BAY AREA: Hospital Workers End Two-Day Strike
With both sides claiming victory, a two-day strike by 3,500 Bay Area hospital workers ended Thursday without a resolution to the labor dispute with seven Bay Area hospitals, the San Francisco Chronicle reports. The workers were demanding more say in staffing decisions. Although the targeted hospitals, owned by Catholic Healthcare West and Sutter Health, were forced to hire replacement workers and cancel a few elective procedures, hospital officials said the strike did not cause any major disruptions. Robert Polzoni, vice president of CHW, called the strike a "dismal failure," noting that all CHW hospitals ran "smoothly and effectively." However, John Borsos, the Service Employees International Union Local 250 hospital division director, claimed victory, stating, "The success of today's strike makes another strike another option." Sherry Willis, spokesperson for the Alameda County's Public Health Department, said the strike was a draw because it did not have a significant impact on the Bay Area's health care system, but forced county officials to spend extra time on contingency plans. No talks have been scheduled between the two sides.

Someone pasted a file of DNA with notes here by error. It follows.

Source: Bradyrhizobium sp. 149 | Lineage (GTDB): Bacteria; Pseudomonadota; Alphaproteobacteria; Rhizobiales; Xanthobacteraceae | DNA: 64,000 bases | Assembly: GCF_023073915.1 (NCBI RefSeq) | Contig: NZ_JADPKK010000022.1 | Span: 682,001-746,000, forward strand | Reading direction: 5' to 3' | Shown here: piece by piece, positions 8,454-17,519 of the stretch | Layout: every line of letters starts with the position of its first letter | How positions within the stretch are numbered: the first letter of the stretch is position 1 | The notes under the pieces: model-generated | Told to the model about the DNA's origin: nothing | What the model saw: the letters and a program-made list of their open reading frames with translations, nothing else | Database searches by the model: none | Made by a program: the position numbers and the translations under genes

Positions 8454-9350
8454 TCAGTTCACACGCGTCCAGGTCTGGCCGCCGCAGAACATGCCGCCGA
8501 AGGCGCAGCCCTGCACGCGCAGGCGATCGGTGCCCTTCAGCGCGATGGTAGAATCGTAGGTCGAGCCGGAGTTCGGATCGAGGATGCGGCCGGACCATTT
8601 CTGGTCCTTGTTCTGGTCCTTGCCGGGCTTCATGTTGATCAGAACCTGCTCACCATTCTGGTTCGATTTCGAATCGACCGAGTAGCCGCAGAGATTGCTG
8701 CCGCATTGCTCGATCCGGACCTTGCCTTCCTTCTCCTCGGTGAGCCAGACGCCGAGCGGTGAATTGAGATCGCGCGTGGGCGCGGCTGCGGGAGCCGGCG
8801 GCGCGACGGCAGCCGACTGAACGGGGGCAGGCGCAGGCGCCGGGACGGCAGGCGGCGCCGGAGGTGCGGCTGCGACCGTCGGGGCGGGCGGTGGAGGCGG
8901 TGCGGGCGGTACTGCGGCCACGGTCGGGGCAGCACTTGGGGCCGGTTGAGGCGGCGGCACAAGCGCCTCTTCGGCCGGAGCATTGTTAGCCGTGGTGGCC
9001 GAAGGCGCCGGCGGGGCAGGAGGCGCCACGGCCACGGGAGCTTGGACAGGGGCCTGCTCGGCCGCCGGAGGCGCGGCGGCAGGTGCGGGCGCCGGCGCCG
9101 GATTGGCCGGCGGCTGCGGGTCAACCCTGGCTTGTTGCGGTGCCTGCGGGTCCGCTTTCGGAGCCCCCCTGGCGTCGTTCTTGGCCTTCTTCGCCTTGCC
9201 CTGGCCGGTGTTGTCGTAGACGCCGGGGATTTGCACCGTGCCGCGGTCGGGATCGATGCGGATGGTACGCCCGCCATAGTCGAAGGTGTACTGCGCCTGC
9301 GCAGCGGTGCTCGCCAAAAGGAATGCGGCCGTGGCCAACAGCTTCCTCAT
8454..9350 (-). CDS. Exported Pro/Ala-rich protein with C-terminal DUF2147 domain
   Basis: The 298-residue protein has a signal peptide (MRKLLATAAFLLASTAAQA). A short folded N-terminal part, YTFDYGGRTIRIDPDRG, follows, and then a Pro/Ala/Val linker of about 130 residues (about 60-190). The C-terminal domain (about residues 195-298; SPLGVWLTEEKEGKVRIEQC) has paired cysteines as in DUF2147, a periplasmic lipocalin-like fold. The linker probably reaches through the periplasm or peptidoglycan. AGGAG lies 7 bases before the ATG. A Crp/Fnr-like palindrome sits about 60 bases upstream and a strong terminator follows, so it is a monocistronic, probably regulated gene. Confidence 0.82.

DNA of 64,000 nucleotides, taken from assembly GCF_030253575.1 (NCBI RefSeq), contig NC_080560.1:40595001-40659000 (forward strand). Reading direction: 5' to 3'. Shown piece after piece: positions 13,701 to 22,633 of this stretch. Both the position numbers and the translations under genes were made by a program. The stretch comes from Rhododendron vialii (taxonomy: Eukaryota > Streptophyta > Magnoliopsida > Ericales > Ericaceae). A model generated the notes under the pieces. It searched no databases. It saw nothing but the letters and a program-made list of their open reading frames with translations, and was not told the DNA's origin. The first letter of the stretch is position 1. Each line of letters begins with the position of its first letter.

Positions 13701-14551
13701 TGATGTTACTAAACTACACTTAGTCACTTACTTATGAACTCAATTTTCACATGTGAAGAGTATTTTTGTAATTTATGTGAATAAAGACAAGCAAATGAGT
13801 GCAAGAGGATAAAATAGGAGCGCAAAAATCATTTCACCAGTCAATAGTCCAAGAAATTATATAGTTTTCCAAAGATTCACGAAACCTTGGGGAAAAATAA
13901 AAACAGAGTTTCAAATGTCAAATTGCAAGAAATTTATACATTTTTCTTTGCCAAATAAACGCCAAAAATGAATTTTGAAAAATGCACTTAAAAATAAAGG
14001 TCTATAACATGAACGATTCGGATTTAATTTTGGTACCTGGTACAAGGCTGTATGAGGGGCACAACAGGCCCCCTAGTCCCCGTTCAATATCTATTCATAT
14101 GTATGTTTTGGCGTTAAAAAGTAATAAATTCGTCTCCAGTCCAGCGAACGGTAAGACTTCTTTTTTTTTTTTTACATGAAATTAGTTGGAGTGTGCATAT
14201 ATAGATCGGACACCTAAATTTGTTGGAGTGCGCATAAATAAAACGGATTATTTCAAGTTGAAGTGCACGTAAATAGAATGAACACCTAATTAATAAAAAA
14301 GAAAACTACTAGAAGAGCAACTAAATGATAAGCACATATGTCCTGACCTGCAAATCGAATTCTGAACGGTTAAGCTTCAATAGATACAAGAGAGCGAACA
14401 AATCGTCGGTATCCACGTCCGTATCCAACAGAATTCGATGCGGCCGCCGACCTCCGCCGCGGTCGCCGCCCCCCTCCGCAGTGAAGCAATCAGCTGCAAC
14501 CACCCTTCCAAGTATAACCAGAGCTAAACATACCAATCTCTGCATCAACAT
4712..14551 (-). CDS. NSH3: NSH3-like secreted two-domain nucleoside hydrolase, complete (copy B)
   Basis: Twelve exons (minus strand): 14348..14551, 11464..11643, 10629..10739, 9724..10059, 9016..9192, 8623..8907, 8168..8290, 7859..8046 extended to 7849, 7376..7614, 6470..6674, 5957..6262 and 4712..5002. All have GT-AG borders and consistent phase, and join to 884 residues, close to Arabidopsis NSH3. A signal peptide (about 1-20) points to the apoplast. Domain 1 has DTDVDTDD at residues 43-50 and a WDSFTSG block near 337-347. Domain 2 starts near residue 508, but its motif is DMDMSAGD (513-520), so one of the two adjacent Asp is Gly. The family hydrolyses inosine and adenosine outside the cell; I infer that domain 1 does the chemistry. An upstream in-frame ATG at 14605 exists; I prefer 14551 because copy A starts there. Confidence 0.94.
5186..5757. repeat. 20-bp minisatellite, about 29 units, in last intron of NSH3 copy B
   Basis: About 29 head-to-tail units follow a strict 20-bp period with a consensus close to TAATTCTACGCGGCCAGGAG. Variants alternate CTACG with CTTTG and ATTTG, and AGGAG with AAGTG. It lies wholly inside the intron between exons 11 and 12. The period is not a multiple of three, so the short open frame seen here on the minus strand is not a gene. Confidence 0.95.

Last week's strike did not receive "formal support" from the California Nurses Association, which backed the hospital workers' July 6 strike. CNA spokesperson Jim Ryder said that "an overwhelming majority" of its members went to work. The CNA had asked Local 250 to delay the start of the strike for 30 days to allow for discussions, but the union refused. The Alameda-Contra Costa Medical Association, which represents 3,000 East Bay physicians, denounced the strike. Association President Dr. Michael Ranahan said, "I don't think it helps. It's disruptive to patient care" (Pimentel, 8/4).